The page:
Sound and musical score is an integral part of the filmmaking process, an extra arm of creativity for film directors that allows them to explore themes and ideas that transcend the literal truth of the story. Simply ask Wes Anderson, whose collaboration with Alexandre Desplat is a co-dependent creative union, or Quentin Tarantino, whose punk repurposing of classic pieces of music have come to define some of modern cinema’s most memorable moments.
Though for David Lynch, music is indispensable, melting into the fabric of each and every ethereal filmmaking project he carries out. Deploying music to staggering effects, David Lynch once said: “Sound is almost like a drug. It’s so pure that when it goes in your ears, it instantly does something to you,” in the book Beyond the Beyond.
Along with being the experimental writer, director and all-seeing auteur of his own film projects, David Lynch has also been responsible for the sound design of several of his previous films, composing music for Wild at Heart, Twin Peaks: Fire Walk with Me, Mulholland Drive, and Rabbits.
Lynch also produced and wrote lyrics for Julee Cruise’s first two albums, Floating into the Night and The Voice of Love, with much of her music appearing throughout the director’s surreal crime drama, Twin Peaks.
Conducting some of the finest scenes of musical cinema by combining captivating visuals and alluring sound design, let’s look into ten of David Lynch’s greatest musical moments.
David Lynch’s 10 greatest musical moments:
Blue Velvet (David Lynch, 1986) – ‘In Dreams’ by Roy Orbison
Releasing the whiff of America’s bleak underbelly, Blue Velvet is arguably David Lynch’s masterpiece, winning the director his second Best Director nomination at the 59th Academy Awards.
As if a dreamlike predecessor to Twin Peaks, the film follows teenager Jeffrey Beaumont (Kyle McLaughlin) experience the surreal nightlife of North Carolina after he finds a decapitated ear in a field. Taken to the house of drug dealer Ben, by Dennis Hopper’s snarling Frank Booth, the dealer begins lip-synching to the tune of ‘In Dreams’ by Roy Orbison whilst Hopper experiences a strange emotional breakdown. Staring at Ben longingly as he performs, it looks as though Frank knows something we don’t, unlocking a complicated enigma in his mind as he stares into an ethereal reality.
Eraserhead (David Lynch, 1977) – ‘In Heaven’ by Peter Ivers
David Lynch’s experimental debut feature film, Eraserhead, would introduce the world to the mind of one of cinema’s most idiosyncratic thinkers, with Peter Ivers’ performance of ‘In Heaven’, written by Lynch, standing out as one of the film’s most memorable scenes.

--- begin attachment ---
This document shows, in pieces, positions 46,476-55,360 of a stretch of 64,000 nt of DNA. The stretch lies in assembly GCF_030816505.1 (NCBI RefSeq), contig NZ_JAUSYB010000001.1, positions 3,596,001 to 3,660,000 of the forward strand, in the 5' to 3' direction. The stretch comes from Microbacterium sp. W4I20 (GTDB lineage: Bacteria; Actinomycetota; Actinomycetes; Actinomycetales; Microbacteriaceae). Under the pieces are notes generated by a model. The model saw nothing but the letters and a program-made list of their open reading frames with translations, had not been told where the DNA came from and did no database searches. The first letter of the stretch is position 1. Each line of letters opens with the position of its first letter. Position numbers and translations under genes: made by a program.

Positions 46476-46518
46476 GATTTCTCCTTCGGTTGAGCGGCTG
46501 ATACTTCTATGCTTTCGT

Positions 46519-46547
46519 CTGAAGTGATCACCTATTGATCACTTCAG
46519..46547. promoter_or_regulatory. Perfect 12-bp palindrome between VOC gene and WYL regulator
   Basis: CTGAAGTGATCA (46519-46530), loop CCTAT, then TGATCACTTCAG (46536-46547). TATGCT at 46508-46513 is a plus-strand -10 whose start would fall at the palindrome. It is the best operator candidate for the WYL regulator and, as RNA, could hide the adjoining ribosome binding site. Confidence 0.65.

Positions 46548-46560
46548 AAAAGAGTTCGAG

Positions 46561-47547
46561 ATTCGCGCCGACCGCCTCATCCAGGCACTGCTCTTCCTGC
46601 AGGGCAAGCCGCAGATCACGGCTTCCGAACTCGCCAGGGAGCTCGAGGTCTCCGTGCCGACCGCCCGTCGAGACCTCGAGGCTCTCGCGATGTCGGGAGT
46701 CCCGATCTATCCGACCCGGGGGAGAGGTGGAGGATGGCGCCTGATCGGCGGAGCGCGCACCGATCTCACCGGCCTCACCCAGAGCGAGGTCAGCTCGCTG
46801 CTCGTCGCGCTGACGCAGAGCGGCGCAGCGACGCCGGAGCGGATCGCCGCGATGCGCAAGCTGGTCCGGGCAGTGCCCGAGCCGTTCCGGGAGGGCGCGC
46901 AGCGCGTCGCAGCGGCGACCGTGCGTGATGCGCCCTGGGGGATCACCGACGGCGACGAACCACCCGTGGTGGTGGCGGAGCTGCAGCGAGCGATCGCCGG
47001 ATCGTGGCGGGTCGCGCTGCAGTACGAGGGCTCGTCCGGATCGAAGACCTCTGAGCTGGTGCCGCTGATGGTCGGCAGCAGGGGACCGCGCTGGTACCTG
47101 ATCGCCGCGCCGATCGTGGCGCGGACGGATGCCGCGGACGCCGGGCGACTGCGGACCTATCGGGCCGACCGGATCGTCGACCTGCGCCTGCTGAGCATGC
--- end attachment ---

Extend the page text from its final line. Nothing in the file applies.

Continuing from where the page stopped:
Appearing to the lead character Henry Spencer (Jack Nance) in dreams, the song is performed by a woman with large, bulging cheeks, named ‘The Lady in the Radiator’. The first great musical moment from David Lynch, the song is performed by Laurel Near, a woman who lives in a dusty radiator in the film who hypnotically drones, “In heaven, everything is fine”.
Inland Empire (David Lynch, 2006) – ‘The Locomotion’ by Little Eva
Inland Empire, the most recent feature film from David Lynch, is a true nightmare for the digital age. Following an actress who begins to embody the character she is trying to portray, she descends into a nightmare world of surrealism.
Together with Lynch’s own subtly genius sound design that links the mind of Nikki Grace (Laura Dern) to an accelerating vintage machine, ‘The Locomotion’ by Little Eva captivates the audience, if just for a moment, in the abrupt dance performance. Arriving as quickly as it departs, the performance feels like a strange fever-dream, worsened by a jarring strobe light and a camera angle that places us askew and detached from the action.
Lost Highway (David Lynch, 1997) – ‘This Magic Moment’ by Lou Reed
Many scenes throughout the history of cinema match a love song to the very first time we see a particular character, projecting the emotional perspective of the protagonist. Though in Lynch’s Lost Highway, this cinematic cliche is carried out with aplomb.
Transitioning from the film’s opening storyline that followed Fred (Bill Pullman) and Renee Madison (Patricia Arquette), we are introduced to Ed (Louis Eppolito) a car mechanic with seemingly no relation to the story at hand. That is until Patricia Arquette’s Renee pulls into the garage, stares into Ed’s eyes and leaves in a different vehicle parked outside. Slowing the film to a snail’s pace whilst using a subtle strobe light on Arquette’s face, Lynch creates a lustful scene, with the soft pulsing of the light replicating Ed’s fluttering heart.
Lou Reed’s longing vocals singing ‘This Magic Moment’ is simply icing on the cake.
Mulholland Drive (David Lynch, 2001) – ‘I’ve Told Every Little Star’ by Linda Scott